After this last weekend I’ll be perfectly happy never to have to hear the phrase “hunker down” again. Although this time around it was used mostly to mean “dig in,” “stay put,” and “procure extra D batteries by any means necessary,” the technical meaning of the phrase is to squat down on one’s haunches in order to present as small a target as possible. Though generally believed to be of Scots origin, its earlier etymology is a bit of a mystery. According to to a 1999 entry on World Wide Words,
[I]t has been suggested it’s linked to the Old Norse huka, to squat; that would make it a close cousin of old Dutch huiken and modern German hocken, meaning to squat or crouch, which makes sense.
Dictionary.com also cites the Old Norse hoka or hokra, “to crawl.” You’d think there would be some connection to the root for hock, the angled joint in an animal’s hind leg that corresponds to a human ankle, but that comes from the Old English hōh, for heel—although to confuse things a bit, the British phrase “on one’s hunkers” means to squat on one’s heels or suffer a downturn of fortune.
Hunker used as a proper noun, on the other hand, once referred to the conservative faction of the New York State Democratic party during the mid-19th century. The more radical Democrats were known as Barnburners, so named because they were the types who would burn down a barn to get rid of the rats—or in their case, take down the existing financial institutions entirely in order to root out corruption. The Hunkers, on the other hand, “hunkered”—that is to say “hankered”—after political office and were in favor of more moderate reform, small government, and keeping the focus off the issue of slavery. After the 1848 elections the Hunkers themselves split into the Softs and the Hards, which has nothing whatsoever to do with this week’s usage except in terms of how the wind is blowing at any given moment. There’s also a Hunker, Pennsylvania, which wasn’t in Irene’s path, so presumably no one had to hunker down in Hunker.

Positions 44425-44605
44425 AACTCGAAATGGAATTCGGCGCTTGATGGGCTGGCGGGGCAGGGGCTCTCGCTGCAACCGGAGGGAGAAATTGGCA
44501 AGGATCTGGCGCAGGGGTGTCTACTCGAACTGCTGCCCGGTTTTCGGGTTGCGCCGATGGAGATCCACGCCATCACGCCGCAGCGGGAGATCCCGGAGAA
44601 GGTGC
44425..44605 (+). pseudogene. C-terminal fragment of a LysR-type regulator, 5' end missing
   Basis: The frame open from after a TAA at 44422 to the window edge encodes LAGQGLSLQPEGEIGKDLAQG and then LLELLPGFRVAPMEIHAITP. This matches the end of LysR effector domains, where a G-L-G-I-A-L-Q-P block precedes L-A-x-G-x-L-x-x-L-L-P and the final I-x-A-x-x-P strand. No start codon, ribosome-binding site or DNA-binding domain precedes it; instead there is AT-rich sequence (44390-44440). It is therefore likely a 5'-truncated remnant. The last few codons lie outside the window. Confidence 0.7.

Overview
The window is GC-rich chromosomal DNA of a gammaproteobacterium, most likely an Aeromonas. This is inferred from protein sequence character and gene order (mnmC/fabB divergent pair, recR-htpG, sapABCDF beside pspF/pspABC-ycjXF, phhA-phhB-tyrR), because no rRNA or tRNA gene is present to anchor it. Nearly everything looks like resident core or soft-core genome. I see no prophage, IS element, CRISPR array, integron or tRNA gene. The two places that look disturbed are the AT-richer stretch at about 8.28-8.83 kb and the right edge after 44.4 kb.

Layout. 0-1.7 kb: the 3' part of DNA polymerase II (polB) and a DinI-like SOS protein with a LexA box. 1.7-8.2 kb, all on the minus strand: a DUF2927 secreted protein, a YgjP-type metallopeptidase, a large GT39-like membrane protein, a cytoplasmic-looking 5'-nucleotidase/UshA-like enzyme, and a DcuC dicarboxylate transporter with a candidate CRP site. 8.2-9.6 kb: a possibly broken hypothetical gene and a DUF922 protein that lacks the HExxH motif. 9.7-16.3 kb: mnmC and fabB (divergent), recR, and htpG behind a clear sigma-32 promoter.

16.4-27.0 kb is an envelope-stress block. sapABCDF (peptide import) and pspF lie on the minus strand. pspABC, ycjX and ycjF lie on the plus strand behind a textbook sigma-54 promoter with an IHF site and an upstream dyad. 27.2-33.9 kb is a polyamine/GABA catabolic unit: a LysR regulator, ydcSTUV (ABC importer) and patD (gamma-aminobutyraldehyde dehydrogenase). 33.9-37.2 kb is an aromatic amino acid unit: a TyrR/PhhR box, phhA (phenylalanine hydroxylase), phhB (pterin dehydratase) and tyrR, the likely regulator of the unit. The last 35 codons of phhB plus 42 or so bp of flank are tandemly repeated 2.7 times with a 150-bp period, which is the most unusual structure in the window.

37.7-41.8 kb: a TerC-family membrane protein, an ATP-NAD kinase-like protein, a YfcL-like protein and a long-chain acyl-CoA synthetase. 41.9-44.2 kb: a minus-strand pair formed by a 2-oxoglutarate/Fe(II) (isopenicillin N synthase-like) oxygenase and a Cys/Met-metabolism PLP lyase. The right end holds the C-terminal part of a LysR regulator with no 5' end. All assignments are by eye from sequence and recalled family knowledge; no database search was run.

World Wide Words proprietor Michael Quinion also gives an instructional, via the Oxford English Dictionary, on best hunkering practices:
squat, with the haunches, knees, and ankles acutely bent, so as to bring the hams near the heels, and throw the whole weight upon the fore part of the feet.
Good to know, although maybe not of that much use while waiting out a hurricane creeping up the east coast. Our personal hunkering style tended more to red wine, Nutella, and taping garbage bags to the front of any bookcases near windows, but all ended well, and we sincerely wish the same for all our readers. Here’s to a more disaster-free week, on all fronts.
(Photo is of Michelangelo’s Crouching Boy, c. 1530-1534.)